Figuring out how to find your first copywriting clients is not an easy task, I willingly admit that. It will take some trial and error, not to mention some significant hustle, to Do The Thing.
But that’s okay, because life is long, and you’ve got time to spend and hustle to give, I’m betting. Elsewise you wouldn’t be here.
Yes. I just used “elsewise.” I’m Mr. Darcy. (No idea if he actually said “elsewise,” but it seems like he might, right? I think this aside might be derailing your belief in the fact that clients actually pay me to write copy, so I’m going to stop now.)
Anyway, time to find your first copywriting clients! Let’s get started.
Maybe sit down, because it’s about to get groundbreaking up in here:
To find your first copywriting clients, you have to let clients know you’re there.
Whoa, right? Like, did anyone else just get chills?
… No? Okay, you can just go, then. Clearly, you’re not worthy of the upcoming genius either, which consists of several tried and true, very obvious methods of attracting attention:
Okay, I’ll assume you’re going to run off like a good little lemming and do all of that yesterday. (Do as I say, not as I do … in other words, don’t wait five years to get your lame act together like I did.)
But then the question becomes: Where’s your portfolio?
Wait, so why are portfolios a dead-end for copywriters?
I’m going to take a strong stance today, and that stance is: Don’t bother creating a writing portfolio.
Because, seriously, I’ve never been asked for mine. Ever.
Just like no employer has ever asked me to hand over my school transcripts to prove I’m, like, good enough to sit in one of their cubicles. That doesn’t happen. Or at least, it shouldn’t in the writing world. Your work needs to stand on its own. (Obviously, a client still has a right to request to see what you can do. We’ll discuss that below.)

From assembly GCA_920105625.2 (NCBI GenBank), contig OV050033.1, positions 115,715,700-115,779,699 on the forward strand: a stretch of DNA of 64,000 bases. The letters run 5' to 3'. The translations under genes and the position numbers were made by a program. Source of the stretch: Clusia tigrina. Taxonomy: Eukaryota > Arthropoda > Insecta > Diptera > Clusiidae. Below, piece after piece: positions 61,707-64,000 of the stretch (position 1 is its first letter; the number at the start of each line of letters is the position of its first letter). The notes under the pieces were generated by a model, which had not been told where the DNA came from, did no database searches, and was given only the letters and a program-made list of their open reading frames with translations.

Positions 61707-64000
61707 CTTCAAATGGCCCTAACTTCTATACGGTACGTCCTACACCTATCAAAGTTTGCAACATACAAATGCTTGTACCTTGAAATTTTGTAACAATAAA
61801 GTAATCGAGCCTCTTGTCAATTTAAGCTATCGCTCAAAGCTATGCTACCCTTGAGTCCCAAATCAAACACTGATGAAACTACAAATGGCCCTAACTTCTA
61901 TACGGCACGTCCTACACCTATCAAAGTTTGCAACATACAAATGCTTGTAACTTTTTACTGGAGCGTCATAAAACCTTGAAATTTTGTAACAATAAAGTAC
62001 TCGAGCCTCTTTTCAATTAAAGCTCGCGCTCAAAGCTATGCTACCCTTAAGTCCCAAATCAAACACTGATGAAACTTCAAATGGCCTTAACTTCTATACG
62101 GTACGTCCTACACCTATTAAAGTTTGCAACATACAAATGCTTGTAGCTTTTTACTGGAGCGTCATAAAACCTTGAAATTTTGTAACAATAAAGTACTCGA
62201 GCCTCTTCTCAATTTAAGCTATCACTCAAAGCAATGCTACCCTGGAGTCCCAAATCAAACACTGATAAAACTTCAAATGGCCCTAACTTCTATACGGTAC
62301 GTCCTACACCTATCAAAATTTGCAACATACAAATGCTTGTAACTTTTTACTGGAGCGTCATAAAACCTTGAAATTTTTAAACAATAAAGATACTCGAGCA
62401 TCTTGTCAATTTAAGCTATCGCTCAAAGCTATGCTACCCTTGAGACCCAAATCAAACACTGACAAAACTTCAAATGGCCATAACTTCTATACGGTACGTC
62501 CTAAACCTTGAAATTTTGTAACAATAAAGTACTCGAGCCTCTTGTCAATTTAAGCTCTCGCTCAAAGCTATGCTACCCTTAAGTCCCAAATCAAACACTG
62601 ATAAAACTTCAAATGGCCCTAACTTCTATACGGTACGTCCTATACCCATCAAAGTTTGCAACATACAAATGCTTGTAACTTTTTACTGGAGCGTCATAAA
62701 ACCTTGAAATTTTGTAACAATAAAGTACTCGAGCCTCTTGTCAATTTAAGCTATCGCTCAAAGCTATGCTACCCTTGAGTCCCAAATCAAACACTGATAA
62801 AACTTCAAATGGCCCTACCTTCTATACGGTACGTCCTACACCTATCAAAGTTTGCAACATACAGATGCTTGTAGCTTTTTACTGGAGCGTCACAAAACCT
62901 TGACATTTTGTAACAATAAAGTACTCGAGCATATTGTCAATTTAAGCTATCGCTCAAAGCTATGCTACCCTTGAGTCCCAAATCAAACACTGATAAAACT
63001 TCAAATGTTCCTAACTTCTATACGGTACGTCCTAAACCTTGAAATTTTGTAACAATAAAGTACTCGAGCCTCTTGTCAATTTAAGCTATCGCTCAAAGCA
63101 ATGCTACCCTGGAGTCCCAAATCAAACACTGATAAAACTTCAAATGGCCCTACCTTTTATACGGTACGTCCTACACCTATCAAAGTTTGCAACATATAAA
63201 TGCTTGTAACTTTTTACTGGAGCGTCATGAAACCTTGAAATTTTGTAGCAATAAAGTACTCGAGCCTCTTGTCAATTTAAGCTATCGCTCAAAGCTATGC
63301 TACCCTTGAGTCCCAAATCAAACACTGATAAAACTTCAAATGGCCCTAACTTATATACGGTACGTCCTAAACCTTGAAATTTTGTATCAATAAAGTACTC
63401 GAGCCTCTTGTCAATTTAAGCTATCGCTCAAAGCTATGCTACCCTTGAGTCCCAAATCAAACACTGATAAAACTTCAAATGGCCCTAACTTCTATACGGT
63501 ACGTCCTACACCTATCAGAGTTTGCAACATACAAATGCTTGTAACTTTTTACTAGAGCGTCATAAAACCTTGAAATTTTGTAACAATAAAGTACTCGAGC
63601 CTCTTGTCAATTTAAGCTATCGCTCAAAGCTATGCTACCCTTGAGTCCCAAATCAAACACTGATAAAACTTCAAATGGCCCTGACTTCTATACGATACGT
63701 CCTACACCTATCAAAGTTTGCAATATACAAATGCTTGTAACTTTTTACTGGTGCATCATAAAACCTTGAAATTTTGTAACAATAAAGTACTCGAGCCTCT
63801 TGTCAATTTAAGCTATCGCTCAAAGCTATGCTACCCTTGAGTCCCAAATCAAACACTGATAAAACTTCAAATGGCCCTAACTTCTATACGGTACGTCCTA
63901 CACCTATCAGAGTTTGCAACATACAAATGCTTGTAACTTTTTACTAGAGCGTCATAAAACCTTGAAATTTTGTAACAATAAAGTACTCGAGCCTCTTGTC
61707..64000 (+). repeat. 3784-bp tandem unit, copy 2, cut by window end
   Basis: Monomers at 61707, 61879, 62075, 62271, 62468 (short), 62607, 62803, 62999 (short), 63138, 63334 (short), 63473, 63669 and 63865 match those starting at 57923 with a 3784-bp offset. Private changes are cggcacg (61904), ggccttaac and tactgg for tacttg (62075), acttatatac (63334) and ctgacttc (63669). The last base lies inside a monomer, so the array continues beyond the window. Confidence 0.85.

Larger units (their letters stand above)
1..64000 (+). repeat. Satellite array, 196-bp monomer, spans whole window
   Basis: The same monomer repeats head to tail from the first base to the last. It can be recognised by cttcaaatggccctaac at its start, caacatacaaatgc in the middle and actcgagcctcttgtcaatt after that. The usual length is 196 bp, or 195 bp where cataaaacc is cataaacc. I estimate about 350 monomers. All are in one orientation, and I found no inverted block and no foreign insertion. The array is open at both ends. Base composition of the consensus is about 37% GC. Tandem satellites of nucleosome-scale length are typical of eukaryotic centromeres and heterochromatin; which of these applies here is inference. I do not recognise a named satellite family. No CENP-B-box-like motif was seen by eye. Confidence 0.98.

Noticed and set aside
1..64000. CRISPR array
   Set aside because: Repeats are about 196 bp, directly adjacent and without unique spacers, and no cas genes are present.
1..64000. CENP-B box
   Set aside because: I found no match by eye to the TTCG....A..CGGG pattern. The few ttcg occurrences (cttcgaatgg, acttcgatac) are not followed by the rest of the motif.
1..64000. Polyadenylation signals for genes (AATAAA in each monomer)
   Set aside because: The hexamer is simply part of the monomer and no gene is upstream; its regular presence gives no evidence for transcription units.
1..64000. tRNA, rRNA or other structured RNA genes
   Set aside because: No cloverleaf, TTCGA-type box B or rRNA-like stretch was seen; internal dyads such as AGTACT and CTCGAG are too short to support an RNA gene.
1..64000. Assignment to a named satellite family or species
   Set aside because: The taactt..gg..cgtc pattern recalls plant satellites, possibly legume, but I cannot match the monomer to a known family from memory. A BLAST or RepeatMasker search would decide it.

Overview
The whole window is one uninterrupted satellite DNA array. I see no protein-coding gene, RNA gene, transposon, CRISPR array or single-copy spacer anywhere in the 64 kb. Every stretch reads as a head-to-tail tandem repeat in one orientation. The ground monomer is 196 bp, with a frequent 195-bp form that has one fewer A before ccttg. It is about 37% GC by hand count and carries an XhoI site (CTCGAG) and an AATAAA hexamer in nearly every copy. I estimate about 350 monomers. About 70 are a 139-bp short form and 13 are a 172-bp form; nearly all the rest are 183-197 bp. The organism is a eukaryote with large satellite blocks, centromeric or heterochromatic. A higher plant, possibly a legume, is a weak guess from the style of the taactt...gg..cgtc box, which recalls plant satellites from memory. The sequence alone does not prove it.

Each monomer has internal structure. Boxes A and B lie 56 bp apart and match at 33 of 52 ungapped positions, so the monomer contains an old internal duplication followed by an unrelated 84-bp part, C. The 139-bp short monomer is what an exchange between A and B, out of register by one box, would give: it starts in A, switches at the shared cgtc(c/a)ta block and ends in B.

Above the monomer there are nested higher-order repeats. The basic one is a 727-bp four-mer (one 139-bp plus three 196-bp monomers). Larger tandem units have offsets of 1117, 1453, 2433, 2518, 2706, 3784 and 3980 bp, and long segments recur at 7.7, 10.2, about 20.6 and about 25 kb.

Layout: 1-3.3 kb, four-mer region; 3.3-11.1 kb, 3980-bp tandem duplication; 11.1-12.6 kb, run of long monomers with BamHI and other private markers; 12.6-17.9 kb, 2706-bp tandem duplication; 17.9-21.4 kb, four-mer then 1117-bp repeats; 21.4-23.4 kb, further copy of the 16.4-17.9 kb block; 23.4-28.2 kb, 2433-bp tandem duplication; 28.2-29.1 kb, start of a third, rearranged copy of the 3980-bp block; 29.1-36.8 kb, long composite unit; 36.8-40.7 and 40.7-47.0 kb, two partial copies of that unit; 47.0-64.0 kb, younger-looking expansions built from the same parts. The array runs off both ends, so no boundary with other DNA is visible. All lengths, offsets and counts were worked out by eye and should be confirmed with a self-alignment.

Think about the last autobiography you saw that was authored by FAMOUS PERSON with GHOSTWRITER YOU’VE NEVER HEARD OF.
Did you, just a tiny bit, get bummed out? Were you less excited, knowing you wouldn’t experience the author’s own voice? Did it bump that book down on your TBR?
That’s what happens to clients when they have to share credit for their work. They deflate, they lose limelight. They don’t want to … and that means your portfolio is full of holes, often missing your best work.
Now, don’t get me wrong. Can you still have a portfolio? Of course! Can you still get clients who are willing to acknowledge their content as yours? Yes.
But frankly, most of my clients prefer to stay off my website. It gives them more legitimacy not to have to share the credit.
So, I don’t ask them too. Instead, I keep them on reserve for references (which they always provide happily), I blog my tail off and I majorly hustle to create lots of other content.
Now, of course, you can’t very well ask someone to hire you for a freelance writing contract if they can’t see samples of your work. Most blogs won’t even give you a guest post on this basis.
Instead, offer paid samples. This is a super-short assignment – mine are 1,000 or less, and used to be 500 max – where the client can see what you can do. It’s not free, so they’ll treat the exercise more respectfully, and you’ll get paid for your time. I ask for a retainer, but that’s up to you.
And that’s it! if you put these plans in place, you’ll find your first copywriting clients–ones like you never dreamed.
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